There are 100-days until the start of the Global Manufacturing Festival in Sheffield, a three-day event showcasing high tech manufacturing capability in the South Yorkshire region that networks SMEs to big company projects.
News in November that Hitachi had bought Horizon Nuclear Power from RWE npower and E.ON UK and stated its plans to build four further nuclear power stations in the UK has given the Global Manufacturing Festival, which begins in 100-days, new impetus for engineering companies.
Now in its third year, the Sheffield-based Festival links small and medium sized companies to large, multinational manufacturers in four core sectors of industry: aerospace, offshore wind and renewable energy, medical components and nuclear components.
Keynote speeches from steel component maker Firth Rixson and the Advanced Manufacturing Research Centre with Boeing (AMRC) have been confirmed, with talks from several large OEMs such as Rolls-Royce Nuclear awaiting final confirmation.
A senior cabinet minister will speak on manufacturing policy and field questions at the main event, hosted at the AMRC on April 18.
Exhibitions for schools will he held at Ekspan’s Blue Shed in Sheffield, where school children can see working demonstrations of engineering. Factory visits in the South Yorkshire region are being arranged for April 19th – Tata Steel in Stocksbridge and The Welding Institute at the Advanced Manufacturing Park have confirmed, while tours at more of the region’s famous industrial sons are in the pipeline.
Why go to the Festival? Richard Wright, CEO of the event organisers the Sheffield Chamber of Commerce, said: “The supply of high integrity manufactured components to the world will be critical to the UK’s future. These components are produced in complex supply chains which transcend the UK but are built on the high performance materials of which Sheffield City Region is one of the premier locations in the world at producing.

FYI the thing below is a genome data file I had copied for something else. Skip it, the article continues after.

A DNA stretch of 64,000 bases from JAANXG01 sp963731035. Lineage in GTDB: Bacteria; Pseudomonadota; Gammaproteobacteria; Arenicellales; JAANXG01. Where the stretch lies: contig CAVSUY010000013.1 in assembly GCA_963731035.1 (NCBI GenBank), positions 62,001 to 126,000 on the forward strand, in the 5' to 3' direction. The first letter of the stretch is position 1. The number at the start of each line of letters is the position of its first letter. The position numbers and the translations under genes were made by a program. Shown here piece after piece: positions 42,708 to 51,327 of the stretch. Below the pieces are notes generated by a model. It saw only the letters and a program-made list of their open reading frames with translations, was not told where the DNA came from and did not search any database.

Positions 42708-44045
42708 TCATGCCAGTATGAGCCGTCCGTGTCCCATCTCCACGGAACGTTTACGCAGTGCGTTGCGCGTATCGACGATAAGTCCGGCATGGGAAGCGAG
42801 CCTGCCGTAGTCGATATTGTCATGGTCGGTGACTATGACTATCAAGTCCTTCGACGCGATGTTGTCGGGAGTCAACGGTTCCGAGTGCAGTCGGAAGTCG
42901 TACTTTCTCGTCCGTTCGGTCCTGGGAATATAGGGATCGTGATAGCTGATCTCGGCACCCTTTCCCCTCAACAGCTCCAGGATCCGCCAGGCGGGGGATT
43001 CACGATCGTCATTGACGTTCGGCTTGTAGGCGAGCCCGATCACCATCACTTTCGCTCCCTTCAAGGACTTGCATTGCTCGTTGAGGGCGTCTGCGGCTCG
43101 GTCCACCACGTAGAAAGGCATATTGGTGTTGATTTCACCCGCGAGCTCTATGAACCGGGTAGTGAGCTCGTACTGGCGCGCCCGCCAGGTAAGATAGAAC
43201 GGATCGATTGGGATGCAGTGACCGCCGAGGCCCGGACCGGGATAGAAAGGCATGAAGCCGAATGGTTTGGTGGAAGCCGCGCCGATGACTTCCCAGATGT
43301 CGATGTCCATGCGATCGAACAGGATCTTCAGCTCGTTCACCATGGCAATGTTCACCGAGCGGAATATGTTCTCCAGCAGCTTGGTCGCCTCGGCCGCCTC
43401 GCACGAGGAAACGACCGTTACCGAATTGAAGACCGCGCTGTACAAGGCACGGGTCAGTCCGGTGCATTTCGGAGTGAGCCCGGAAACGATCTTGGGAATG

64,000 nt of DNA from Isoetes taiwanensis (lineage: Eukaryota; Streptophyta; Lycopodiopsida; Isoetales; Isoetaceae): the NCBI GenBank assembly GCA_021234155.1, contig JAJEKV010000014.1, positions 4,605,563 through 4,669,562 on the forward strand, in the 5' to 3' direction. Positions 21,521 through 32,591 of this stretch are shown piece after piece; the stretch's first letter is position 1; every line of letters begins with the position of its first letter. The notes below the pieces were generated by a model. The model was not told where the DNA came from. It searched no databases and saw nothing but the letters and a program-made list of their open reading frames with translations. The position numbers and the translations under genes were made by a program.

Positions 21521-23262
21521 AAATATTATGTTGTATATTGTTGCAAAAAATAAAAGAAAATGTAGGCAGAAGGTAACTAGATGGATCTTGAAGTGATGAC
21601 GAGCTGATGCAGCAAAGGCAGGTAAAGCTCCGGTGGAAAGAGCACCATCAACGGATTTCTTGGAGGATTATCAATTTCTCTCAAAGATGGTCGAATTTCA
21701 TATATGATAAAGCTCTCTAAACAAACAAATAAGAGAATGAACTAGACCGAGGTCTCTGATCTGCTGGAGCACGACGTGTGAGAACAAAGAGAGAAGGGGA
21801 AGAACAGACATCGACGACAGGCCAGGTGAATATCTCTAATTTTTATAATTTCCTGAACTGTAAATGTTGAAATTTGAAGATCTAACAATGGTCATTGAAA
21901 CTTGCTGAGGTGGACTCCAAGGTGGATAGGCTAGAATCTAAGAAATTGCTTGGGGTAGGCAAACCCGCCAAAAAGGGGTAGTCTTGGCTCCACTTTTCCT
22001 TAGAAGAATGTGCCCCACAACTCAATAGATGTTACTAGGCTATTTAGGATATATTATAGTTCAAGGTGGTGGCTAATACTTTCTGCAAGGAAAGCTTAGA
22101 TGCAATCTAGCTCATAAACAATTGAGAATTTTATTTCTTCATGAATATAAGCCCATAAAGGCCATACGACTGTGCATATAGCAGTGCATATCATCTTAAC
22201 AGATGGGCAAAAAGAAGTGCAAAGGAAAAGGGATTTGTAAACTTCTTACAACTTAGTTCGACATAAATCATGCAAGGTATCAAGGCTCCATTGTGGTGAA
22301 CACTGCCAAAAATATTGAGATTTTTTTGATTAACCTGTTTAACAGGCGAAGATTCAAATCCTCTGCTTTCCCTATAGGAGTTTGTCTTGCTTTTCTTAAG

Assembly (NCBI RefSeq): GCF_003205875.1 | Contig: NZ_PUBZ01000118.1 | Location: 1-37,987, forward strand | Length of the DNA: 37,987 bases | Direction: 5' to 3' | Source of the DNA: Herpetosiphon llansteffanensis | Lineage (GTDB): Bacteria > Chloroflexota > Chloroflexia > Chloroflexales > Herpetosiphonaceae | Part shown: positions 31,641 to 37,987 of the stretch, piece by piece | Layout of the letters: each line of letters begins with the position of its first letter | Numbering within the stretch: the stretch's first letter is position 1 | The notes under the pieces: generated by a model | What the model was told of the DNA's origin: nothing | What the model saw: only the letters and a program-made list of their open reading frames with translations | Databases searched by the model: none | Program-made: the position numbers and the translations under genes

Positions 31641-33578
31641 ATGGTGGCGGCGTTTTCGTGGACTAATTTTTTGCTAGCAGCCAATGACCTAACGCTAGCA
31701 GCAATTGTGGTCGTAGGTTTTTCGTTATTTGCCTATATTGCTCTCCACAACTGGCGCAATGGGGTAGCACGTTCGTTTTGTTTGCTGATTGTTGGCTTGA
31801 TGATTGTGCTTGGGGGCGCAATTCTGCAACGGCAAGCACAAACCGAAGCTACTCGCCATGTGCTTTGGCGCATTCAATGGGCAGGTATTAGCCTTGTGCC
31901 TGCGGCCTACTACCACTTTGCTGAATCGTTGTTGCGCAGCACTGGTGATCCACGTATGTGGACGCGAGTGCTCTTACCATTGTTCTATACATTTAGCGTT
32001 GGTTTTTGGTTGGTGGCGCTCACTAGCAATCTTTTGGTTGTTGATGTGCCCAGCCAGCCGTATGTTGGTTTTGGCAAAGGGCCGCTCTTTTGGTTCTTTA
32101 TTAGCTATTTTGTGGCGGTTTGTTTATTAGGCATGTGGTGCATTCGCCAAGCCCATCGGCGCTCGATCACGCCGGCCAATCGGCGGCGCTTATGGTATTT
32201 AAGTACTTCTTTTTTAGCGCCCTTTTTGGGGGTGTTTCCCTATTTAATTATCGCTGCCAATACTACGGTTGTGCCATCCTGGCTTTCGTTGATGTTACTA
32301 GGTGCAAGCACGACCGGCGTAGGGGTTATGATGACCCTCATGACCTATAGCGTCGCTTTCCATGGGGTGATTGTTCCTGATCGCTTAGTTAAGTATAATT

“This is the third manufacturing festival to be attended by delegates from across the world but very much focused on the small and medium-sized enterprises which support those supply chains across all the strategic sectors like energy, aerospace and medical. All SMEs should attend.”
Jon Stewart, VAI director of metallurgical services and Sheffield site director of sponsor Siemens, said of the reasons for supporting the event: “As long as a business is wholly self-contained, there is a limit to its growth. To maximise potential, there has to be a chain of businesses, each adding value to an extended product.”
The key is the “community of business”, he said, adding, “Co-operation leads to a better outcome than a zero-sum game and so everyone wins when knowledge and best practice is shared. That’s what makes events like the Global Manufacturing Festival vibrant and vital. The best practioners of manufacturing management are keen to meet you, because they need partners who’ll grow with them and share their challenge.”
Martin McKervey, parter at law firm Nabarro which is also a third time sponsor in as many years, commented, “It is 100 days to the GMF 2013, when the Sheffield City Region will again be centre stage for all that is excellent in manufacturing.
“We are very pleased to again be headline sponsor of the festival, which will bring together businesses from across the globe where the focus and emphasis will be on the continuing importance of manufacturing as a driver for economic recovery in what remains a challenging global economy and where businesses in the city region continue to lead in international supply chains and in particular in relation to product innovation, excellence and skills.”